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Reheating instructions

Food reheating instructions - a key element in the delivery of safe, high quality foods


In New Product Development there are many stages that need to be considered. It is not possible to simply produce a great quality food from the finest ingredients in a home kitchen and up scale to full production without considering issues such as:



Often many of the above factors are interlinked, such as packaging and shelf-life (for example: modified atmosphere packaging can be used to keep the product fresher for longer). Often one key consideration which is excluded from list is how the product will be cooked or re-heated. The selection of re-heating instructions using appropriate appliances can have a huge impact on the nutritional content and organoleptic quality of the food. Furthermore, the intended mode of reheating needs to be carefully considered during the design stages of the product. For example, a product heated in a microwave will heat in a different manner compared to heating in a conventional oven. The microwave product may need different formulation and packaging to the conventionally heated product. Considering the re-heating of products during the design stages is far simpler than having to re-formulate and re-package a product after full scale production.


Key drivers in New Product Development are health issues, quality and green issues including energy use. The careful consideration of re-heating can have positive benefits for all three. Careful design of the product with the re-heating instructions in mind can lead to shorter heating times, giving less time for nutrient destruction, less energy required during the re-heating process and a better quality product, as overheated areas will be less likely. Re-heating is an area often overlooked, but is a key element in the delivery of safe, high quality foods.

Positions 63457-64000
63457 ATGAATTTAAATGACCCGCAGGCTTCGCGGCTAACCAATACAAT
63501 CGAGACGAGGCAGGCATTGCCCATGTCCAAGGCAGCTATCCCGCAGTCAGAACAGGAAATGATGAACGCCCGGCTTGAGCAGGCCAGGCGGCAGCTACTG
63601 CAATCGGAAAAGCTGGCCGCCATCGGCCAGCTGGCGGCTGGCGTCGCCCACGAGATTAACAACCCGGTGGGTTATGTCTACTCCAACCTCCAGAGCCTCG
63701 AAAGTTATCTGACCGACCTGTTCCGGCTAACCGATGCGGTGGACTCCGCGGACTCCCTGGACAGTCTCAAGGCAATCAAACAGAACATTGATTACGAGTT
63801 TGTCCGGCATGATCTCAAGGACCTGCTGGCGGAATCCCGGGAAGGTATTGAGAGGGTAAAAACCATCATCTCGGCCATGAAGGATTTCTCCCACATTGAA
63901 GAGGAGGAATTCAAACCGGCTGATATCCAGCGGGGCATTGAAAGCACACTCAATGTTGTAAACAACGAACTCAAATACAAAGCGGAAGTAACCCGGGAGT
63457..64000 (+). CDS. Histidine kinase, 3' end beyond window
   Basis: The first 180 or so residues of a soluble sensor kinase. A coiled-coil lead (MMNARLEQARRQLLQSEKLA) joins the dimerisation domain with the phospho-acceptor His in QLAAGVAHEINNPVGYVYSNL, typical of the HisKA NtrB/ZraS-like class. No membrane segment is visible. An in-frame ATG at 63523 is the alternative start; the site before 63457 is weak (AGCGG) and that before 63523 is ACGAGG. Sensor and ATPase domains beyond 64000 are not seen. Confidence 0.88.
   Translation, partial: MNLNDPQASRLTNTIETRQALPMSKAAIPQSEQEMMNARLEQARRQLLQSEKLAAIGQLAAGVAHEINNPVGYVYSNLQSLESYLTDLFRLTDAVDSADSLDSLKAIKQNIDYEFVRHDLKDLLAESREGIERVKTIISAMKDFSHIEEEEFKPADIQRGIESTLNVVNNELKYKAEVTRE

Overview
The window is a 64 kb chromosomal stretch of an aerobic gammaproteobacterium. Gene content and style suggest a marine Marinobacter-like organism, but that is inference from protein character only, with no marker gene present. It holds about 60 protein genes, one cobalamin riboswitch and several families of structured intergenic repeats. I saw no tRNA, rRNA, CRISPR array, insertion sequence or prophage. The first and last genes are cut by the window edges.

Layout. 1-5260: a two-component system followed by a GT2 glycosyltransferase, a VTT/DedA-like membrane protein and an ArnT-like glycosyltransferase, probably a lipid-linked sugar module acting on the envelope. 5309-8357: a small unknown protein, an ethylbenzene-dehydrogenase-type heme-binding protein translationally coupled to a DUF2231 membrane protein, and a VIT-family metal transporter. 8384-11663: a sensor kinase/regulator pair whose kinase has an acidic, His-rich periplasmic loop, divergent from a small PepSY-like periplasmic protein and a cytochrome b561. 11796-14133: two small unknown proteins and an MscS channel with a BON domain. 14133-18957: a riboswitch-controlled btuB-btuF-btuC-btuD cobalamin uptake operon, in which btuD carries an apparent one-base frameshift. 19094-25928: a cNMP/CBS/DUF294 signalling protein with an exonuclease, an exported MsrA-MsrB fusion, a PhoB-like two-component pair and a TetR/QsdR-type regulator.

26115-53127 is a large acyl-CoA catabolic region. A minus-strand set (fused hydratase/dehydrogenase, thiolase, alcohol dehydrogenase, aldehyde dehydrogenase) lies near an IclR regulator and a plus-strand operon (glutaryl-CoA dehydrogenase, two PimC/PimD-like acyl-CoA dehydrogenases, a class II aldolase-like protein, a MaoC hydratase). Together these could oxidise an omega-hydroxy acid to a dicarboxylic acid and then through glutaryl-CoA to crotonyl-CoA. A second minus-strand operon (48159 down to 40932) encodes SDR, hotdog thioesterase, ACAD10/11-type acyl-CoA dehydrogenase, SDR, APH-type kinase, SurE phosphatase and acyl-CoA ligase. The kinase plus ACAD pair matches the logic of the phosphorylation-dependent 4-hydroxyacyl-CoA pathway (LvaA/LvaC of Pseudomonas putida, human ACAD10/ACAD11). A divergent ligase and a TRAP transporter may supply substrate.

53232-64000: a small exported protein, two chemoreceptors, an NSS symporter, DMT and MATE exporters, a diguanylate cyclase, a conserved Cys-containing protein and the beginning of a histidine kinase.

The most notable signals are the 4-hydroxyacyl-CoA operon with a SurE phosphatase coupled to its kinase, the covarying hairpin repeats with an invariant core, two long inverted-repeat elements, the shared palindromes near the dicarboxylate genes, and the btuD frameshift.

What is re-heating?


A very good question and one that is only answered by an in-depth understanding of the specific food products in question. One simple definition might be that re-heating is the act of warming up a ready cooked or processed food. However, the requirements of re-heating in terms of the temperature required to give both an assurance of food safety and palatability in the food depend very much on the food itself, the storage conditions and any previous processing the food has undergone, together with the packaging used to hold and protect the food.


The target temperature aimed for at the end of the re-heating process depends on whether the food can be classed as safe to eat without further thermal treatment (such as some bakery goods, or canned foods) or whether the food requires reheating to kill any possible food poisoning bacteria that may have re-contaminated or grown on the food prior to the re-heating process. With the former two types of product, reheating is purely a matter of supplying sufficient heat energy to the product to make it palatable and taste sufficiently hot. Therefore the temperature to which the product is re-heated depends on several factors, such as personal taste (some people like their food hotter than others!) and the ability of the food to hold and conduct heat (for example soup is best served hotter than Christmas pudding). This article focuses on foods falling into the latter category, where the re-heating process is a necessary step to safeguard the food from possible food poisoning issues. It is difficult to produce a food where once it has been cooked, cooled and stored there is no doubt that bacterial recontamination or growth has not occurred. For example, almost all retailers require that raw food and food that has been pre-cooked prior to selling to customers (lasagne for example) achieve sufficient temperature on re-heating to kill any pathogenic (food poisoning) bacteria that may have contaminated or grown on the food during the production and chilled storage (by the retailer or consumer) process. Foods that require chilling to maintain their microbiological


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